Ideally, passwords should be completely random, containing a random mix of letters, capital letters, numbers, and symbols. Of course, no-one can be expected to remember such a password (let alone one for each website!), so this is where password managers come in. These programs generate random passwords, and store them for easy access. Even better, they synchronize across all your devices so you can always access your data wherever you are. Although not quite as user-friendly as popular commercial rivals such as LastPass and 1Password, the KeePass password manager has the advantage of being free and open source, so it can be independently vetted for malicious code.

If a password manger is not for you, then at least try using long complex passwords rather than simple, guessable words. A good way to do this is to think of whole sentences, including spaces – “I rather like wheaties in the morning” is a hell of a lot more secure than the password “cereal”, for example, while also being quite easy to remember!

In addition to using secure passwords, it is vital to use a different password for each website you use (or at least each important website, such as your email account, bank, eBay account etc.). If you don’t, then the theft of one password will compromise all accounts where the same password is used!

  1. Improve privacy with browser extensions

There are a great number of browser extensions out there that help prevent companies from tracking you as you surf the web. We will explore this subject in a great deal more depth in future articles, but to get you up and running we recommend using the following:

  • AdblockPlus (Firefox, Chrome, Opera, Android) – bye bye browser ads! Not only does this fantastic extension hide almost all ads so you don’t have to see them, but it includes various anti-tracking measures.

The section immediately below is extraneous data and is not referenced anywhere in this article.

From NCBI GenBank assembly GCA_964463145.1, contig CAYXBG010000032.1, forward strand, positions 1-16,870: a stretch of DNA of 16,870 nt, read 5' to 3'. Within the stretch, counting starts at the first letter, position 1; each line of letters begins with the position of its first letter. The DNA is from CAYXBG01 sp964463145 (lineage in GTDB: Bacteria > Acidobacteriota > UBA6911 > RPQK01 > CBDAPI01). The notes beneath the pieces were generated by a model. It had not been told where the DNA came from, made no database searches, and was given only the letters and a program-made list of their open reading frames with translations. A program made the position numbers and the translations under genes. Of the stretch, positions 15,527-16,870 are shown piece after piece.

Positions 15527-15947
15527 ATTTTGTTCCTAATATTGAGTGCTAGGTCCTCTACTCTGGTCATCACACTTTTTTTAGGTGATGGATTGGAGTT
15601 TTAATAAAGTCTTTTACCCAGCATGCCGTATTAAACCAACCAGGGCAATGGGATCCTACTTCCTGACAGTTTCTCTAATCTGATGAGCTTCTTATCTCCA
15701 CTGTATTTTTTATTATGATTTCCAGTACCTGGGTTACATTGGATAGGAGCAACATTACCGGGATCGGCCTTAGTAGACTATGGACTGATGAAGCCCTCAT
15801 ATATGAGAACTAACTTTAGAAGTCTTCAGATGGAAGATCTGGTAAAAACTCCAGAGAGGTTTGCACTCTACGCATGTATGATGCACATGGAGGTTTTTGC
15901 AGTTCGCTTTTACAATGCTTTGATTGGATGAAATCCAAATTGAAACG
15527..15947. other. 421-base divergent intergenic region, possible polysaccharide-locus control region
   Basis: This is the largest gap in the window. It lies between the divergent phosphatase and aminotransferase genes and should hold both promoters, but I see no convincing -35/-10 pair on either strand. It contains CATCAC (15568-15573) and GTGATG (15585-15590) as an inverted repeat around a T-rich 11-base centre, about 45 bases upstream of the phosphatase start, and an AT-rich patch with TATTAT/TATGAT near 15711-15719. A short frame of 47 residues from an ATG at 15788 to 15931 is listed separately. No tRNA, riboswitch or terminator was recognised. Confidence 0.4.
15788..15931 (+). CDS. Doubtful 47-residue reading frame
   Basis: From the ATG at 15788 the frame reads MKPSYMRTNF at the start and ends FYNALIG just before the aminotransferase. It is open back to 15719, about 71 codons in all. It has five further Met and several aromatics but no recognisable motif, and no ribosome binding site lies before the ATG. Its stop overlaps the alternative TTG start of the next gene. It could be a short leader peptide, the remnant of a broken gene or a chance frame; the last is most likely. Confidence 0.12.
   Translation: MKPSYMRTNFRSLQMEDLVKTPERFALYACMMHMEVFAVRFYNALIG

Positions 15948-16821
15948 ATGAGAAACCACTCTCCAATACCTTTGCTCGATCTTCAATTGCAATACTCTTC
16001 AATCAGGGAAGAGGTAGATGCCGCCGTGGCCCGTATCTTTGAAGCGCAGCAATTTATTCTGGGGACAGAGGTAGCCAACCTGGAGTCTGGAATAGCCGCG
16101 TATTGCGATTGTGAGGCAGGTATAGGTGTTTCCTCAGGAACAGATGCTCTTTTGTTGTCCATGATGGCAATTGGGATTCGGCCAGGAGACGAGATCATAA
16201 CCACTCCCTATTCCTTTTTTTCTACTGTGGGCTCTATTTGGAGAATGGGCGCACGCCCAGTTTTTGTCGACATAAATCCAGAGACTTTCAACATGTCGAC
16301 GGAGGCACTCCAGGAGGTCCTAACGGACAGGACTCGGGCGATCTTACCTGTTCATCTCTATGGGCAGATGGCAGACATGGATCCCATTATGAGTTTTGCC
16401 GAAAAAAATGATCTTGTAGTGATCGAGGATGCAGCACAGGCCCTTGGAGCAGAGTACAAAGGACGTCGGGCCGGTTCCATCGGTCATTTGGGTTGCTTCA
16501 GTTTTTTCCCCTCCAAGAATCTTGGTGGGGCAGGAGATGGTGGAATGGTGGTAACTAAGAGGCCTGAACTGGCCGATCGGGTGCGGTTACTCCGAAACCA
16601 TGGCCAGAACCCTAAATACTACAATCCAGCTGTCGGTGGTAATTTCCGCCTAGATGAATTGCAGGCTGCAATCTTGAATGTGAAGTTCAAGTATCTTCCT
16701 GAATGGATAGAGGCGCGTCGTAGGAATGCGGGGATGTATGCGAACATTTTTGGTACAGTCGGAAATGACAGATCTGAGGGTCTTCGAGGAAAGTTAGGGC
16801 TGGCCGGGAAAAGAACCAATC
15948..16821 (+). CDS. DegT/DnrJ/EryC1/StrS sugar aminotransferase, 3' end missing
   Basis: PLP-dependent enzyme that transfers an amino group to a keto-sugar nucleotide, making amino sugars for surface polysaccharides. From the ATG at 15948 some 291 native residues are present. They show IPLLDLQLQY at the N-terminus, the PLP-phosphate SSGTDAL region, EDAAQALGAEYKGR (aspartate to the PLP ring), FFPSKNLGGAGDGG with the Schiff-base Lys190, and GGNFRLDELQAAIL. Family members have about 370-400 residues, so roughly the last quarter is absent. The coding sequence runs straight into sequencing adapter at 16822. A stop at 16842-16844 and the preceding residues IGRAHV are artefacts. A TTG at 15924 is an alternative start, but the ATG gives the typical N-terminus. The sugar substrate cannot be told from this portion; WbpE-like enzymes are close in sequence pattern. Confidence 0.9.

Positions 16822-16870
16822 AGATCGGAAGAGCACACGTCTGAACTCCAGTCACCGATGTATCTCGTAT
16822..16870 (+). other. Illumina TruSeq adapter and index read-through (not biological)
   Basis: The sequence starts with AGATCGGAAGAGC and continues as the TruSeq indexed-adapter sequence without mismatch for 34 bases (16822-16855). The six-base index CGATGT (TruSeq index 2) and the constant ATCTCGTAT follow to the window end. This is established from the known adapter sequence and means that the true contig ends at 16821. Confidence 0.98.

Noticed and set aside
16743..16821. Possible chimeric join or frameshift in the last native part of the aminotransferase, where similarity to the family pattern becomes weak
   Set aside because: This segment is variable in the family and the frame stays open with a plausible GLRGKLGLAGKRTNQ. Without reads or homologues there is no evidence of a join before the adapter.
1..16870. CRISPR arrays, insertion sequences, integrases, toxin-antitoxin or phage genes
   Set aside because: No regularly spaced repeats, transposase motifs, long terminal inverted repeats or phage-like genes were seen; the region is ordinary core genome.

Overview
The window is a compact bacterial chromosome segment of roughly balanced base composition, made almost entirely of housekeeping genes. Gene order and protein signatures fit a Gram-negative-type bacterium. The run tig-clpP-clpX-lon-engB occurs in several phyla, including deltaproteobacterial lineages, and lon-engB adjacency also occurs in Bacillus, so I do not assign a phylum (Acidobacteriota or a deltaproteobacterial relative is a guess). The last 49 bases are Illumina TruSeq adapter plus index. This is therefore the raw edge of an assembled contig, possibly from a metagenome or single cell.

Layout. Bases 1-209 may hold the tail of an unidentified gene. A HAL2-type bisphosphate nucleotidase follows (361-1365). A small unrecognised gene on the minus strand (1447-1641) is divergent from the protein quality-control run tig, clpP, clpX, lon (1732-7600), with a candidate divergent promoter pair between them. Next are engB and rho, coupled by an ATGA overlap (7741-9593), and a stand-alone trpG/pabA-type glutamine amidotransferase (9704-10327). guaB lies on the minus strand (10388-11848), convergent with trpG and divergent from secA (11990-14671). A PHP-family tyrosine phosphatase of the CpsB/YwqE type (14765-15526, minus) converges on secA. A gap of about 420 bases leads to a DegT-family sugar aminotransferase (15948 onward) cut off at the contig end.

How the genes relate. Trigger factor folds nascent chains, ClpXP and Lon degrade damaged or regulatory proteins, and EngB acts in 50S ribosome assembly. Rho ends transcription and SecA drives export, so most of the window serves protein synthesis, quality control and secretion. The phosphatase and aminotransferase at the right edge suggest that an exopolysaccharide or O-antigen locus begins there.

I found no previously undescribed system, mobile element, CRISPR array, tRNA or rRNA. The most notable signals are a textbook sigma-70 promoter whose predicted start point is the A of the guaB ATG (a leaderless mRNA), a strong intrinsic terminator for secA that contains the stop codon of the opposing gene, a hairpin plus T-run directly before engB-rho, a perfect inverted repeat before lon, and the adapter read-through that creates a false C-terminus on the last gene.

• Disconnect (Firefox, Chrome, Safari, IE) – blocks third party tracking cookies, including those from Facebook, Google and Twitter, preventing websites from tracking you across the web.
  • HTTPS Everywhere (Firefox, Chrome, Opera, Android) – forces connection to websites using the encrypted HTTPS protocol (https://) if HTTPS is available (if not, then websites will connect using regular unsecure HTTP).
  • Better Privacy (Firefox) – blocks insidious Flash cookies (including so-called zombie-cookies), which are not always blocked when you disable cookies in your browser.

Conclusion

As we have noted, the subjects touched on here are just the tip of the iceberg when it comes to threats to privacy and your data on the internet. The precautions outlined above can prove very effective at countering some of them, but it should also be remembered that no solution is foolproof, and that the ‘bad guys’ are always looking for new ways to breach internet users’ security measures for their own ends. Here at IronSocket we are dedicated to helping our customers stay secure on the internet, and are proud of our role in combating threats to privacy.

About Dan Johnson

Dan has been involved with computers in the early 1990s with a 2400 baud dialup modem. Since then, he has been working on various internet projects for over a decade and makes a conscience effort to inform others about staying safe on the internet. Currently he works with IronSocket and some other online side projects, when not hiking through the pine forests around his house.